Oct. 27 (Bloomberg) -- Kiyoko Furusho kept her moisturizer in her bag while flying on the first commercial Boeing Co. 787 service.
“My skin usually gets very dry when flying and I have to put it on every hour or two,” said the 56-year-old housewife, who travels to New York every year. “But here the air is much more humid.”
All Nippon Airways Co., which flew the 787 to Hong Kong yesterday, and Boeing have touted the onboard environment, wider cabin and bigger windows as key advantages for passengers from the fuel-efficient plane. A fuselage made of high-strength carbon-fiber technology also supports a higher level of cabin pressure, reducing the discomfort travelers can experience on takeoff and landing.
“My ears don’t pop on this plane,” said Tomoko Monjugawa, a 51-year old Tokyo office worker. “It’s very comfortable and it feels good on my skin as well.”
Flight NH7871 touched down in Hong Kong about 4 p.m. after a more than three hour flight from Tokyo’s Narita airport. There were 240 passengers onboard, including about 90 journalists, said ANA spokesman Ryosei Nomura. The Tokyo-based carrier held a lottery among frequent flyers for the chance to buy tickets on the 264-seat aircraft and sold some in charity auctions.
Bigger Cabins, Windows
The cabin of the 787 is 75 centimeters (30 inches) wider than a Boeing 767 and it has bigger luggage compartments and energy-saving light-emitting diode lights, according to ANA. The plane also has windows as much as 47 centimeters high and 28 centimeters wide as the composite materials are able to support larger openings than traditional airframes.
Still, delays caused by the new materials contributed to ANA receiving its first aircraft from Boeing more than three years late. The Chicago-based planemaker was also held up by a greater reliance on subcontractors.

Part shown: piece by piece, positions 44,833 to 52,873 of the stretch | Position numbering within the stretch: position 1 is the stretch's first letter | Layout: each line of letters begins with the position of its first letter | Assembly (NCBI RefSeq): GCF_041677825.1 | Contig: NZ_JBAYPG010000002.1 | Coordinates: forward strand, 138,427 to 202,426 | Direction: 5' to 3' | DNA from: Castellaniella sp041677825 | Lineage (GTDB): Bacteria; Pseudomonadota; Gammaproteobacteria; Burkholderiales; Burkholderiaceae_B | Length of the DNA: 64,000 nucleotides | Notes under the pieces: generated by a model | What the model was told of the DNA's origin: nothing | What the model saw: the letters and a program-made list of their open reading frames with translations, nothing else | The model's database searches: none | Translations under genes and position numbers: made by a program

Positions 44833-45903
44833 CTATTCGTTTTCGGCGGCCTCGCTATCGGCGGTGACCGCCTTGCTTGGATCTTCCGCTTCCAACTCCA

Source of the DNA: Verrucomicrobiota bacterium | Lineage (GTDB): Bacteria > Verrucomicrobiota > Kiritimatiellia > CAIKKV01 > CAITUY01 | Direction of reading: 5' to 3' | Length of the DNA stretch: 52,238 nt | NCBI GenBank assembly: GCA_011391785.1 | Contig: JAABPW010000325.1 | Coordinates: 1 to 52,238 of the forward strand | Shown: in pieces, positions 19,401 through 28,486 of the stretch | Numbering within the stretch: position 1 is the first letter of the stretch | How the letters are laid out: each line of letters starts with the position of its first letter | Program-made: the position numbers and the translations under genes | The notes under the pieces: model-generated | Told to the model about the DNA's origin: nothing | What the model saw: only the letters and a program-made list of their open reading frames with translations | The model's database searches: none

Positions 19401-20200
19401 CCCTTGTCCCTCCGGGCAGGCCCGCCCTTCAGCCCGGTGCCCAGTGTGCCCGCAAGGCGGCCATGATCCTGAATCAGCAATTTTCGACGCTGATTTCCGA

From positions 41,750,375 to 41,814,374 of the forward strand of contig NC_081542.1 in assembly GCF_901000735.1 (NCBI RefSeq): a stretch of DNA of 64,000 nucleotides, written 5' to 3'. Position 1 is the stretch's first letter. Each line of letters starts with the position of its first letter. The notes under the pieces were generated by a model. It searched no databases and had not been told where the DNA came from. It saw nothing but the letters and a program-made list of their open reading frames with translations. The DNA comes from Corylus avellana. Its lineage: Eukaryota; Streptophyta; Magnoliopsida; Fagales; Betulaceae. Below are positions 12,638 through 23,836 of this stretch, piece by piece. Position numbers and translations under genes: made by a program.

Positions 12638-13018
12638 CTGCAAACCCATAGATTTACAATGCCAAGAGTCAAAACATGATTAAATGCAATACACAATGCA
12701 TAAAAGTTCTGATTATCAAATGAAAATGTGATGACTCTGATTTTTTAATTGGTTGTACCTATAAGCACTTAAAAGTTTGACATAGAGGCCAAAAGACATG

The company is now boosting production to 2.5 jets a month and that will increase to 10 a month by the end of 2013, Chief Executive Officer Jim McNerney said on a conference call yesterday, after Boeing announced a better-than-expected 31 percent jump in third-quarter net income.
Onboard the Rolls-Royce Holdings Plc-powered 787, Monjugawa said it was quieter than on a double-deck Airbus SAS A380. The superjumbo first entered service about four years ago.
“The difference in sound between the 787 and the A380 is very noticeable on take-off,” she said. “The A380 roars, while the 787’s engines are just whispering.”
ANA has ordered 55 Dreamliners, making it the biggest airline customer. So far, it has received two and another nine will arrive before the end of March, President Shinichiro Ito told reporters before takeoff. It will have 20 by the end of March 2013.
The carrier plans to introduce the plane on regular scheduled services on Nov. 1, beginning with flights from Tokyo’s Haneda airport to Okayama and Hiroshima. Routes to China will commence in December, followed by services to Frankfurt in January.
ANA will fit its long-haul 787s with 158 seats. The one that flew to Hong Kong had 252 seats in economy class and 12 in business. Furusho, who usually flies business class on her New York trips, said the premium seats on the short-haul configured 787 looked more cramped than on larger planes.
“The business-class seats for New York are very deluxe,” she said. “I’d probably still opt to fly on bigger planes long- haul.”
The airline expects the 787 to generate fuel savings of as much as 10 billion yen ($132 million) a year. The plane is 20 percent more fuel efficient than comparably sized jets because of the composite materials used in the fuselage and an all- electric system that doesn’t divert air from the engines for power, according to Boeing.
The planemaker had 821 Dreamliner orders at the end of last month from customers including British Airways, Japan Airlines Co. and Delta Air Lines Inc. The tally included 15 from China Eastern Airlines Corp., which have now been swapped for 737s, partly because of delays.
For Yohei Konishi, a 35-year-old systems engineer who said he flies most weeks, the Dreamliner is worth the wait.
“It’s really comfortable and my ears don’t hurt,” he said during the flight. “It would be great if I could do all my business trips on 787s.”
--Editors: Neil Denslow, Frank Longid
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